2. I Can Haz Trancoding: While considering how to store the DLNA profiles loaded from the XML on disk, we chose to use GstEncodingProfiles from the gst-convenience library since the restrictions defined by the DLNA spec closely resemble the kind of restrictions you’d expect to set while encoding a file (codec, bitrate, resolution, etc. again). One nice fallout of this is that (in theory), it should be easy to reuse these to transcode media that doesn’t match any profile (the encodebin plugin from gst-convenience makes this a piece of cake). That is, if GStreamer can play your media, Rygel will be able to stream it.

Apart from this, we’ll be adding support for more profiles, extending the API as more uses arise, adding more automated tests, and on and on. If you’re interested in the code, check out (sic) the repository on Gitorious.

(Gst)Discovering Vala

My exploits at Collabora Multimedia currently involve a brief detour into hacking on Rygel, specifically improving the DLNA profile name guessing. We wanted to use Edward‘s work on GstDiscoverer work, and Rygel is written in Vala, so the first thing to do was write Vala bindings for GstDiscoverer. This turned out to be somewhat easier and more difficult than initially thought. :)

There’s a nice tutorial for generating Vala bindings that serves as a good starting point. The process basically involves running a tool called vapigen, which examines your headers and libraries, and generates a GIR file from them (it’s an XML file describing your GObject-based API). It then converts this GIR file into a “VAPI” file which describes the API in a format that Vala can understand. Sounds simple, doesn’t it?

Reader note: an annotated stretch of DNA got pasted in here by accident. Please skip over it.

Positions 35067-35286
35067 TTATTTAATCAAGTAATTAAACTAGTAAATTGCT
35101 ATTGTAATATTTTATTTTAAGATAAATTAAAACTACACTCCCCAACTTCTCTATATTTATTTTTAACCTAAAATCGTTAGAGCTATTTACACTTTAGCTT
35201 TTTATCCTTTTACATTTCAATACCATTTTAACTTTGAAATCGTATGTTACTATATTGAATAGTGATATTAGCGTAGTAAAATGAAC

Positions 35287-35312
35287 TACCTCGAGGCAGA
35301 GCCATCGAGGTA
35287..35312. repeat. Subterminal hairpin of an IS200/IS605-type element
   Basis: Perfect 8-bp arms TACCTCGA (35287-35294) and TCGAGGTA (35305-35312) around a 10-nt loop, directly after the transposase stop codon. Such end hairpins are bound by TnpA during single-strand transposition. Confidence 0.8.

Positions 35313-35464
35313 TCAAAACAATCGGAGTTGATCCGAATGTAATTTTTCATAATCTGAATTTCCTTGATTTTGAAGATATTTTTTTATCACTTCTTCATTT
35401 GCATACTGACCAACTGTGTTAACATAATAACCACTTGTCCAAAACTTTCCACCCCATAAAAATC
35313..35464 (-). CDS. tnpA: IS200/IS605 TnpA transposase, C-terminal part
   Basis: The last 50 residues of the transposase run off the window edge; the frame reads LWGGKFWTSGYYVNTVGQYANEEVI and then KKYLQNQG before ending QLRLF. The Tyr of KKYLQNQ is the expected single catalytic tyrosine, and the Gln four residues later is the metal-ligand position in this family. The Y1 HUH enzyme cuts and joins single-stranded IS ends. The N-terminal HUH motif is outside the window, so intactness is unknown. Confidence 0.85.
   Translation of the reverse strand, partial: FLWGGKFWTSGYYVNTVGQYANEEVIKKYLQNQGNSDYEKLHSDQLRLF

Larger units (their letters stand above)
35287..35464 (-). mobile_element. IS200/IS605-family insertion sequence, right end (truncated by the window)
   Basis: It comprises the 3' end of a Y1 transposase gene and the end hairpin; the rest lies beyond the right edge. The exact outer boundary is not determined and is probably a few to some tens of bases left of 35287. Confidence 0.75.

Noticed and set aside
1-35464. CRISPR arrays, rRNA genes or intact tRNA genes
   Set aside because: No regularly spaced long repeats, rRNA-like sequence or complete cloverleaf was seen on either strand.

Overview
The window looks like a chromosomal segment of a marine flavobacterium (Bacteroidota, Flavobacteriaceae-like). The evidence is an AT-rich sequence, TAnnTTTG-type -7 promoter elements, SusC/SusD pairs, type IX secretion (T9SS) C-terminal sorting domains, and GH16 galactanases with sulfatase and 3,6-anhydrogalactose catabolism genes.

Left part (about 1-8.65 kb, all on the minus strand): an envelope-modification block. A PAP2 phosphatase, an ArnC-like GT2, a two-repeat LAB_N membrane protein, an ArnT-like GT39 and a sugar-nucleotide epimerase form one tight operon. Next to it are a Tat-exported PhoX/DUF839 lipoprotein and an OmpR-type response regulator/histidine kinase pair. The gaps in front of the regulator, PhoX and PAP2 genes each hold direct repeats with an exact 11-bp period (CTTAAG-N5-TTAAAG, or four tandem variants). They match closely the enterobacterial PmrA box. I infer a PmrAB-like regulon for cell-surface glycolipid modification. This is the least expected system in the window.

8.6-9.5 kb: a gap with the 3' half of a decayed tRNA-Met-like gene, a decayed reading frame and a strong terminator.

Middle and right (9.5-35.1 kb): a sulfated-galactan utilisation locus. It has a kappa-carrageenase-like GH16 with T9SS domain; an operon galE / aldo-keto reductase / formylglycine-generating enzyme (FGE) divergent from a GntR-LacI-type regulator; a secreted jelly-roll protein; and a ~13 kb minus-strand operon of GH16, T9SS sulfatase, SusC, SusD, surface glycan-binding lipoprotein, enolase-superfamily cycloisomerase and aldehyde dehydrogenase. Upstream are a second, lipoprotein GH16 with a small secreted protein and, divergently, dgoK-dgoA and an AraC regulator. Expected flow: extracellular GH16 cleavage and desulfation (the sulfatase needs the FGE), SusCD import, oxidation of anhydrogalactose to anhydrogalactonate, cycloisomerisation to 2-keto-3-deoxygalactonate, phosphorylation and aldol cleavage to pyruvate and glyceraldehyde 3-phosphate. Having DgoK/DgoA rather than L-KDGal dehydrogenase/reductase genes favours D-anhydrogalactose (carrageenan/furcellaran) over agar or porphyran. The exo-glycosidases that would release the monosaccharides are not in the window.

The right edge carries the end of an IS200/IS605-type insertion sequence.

Now if only it were that simple :). The introspected file is not perfect, which means you need to manually annotate some bits to make sure the generated VAPI accurately represents the C API. These annotations are specified in a metadata file. You need to include things like “the string returned by this function must be freed by the caller” (that’s a transfer_ownership), or, object type Foo is derived from object type FooDaddy (specified using the base_class directive). Not all these directives are documented, so you might need to grok around the sources (specifically, vapigen/valagidlparser.vala) and ask on IRC (#vala on

All said and done, the process really is quite straightforward. The work is in [my gst-convenience repository][arun-gst-conv-ks.git] right now (should be merged with the main repository soon). I really must thank all the folks on #vala who helped me with all the questions and some of the bugs that I discovered. Saved me a lot of frustration!

I’ve already got Rygel using these bindings, though that’s not been integrated yet. More updates in days to come.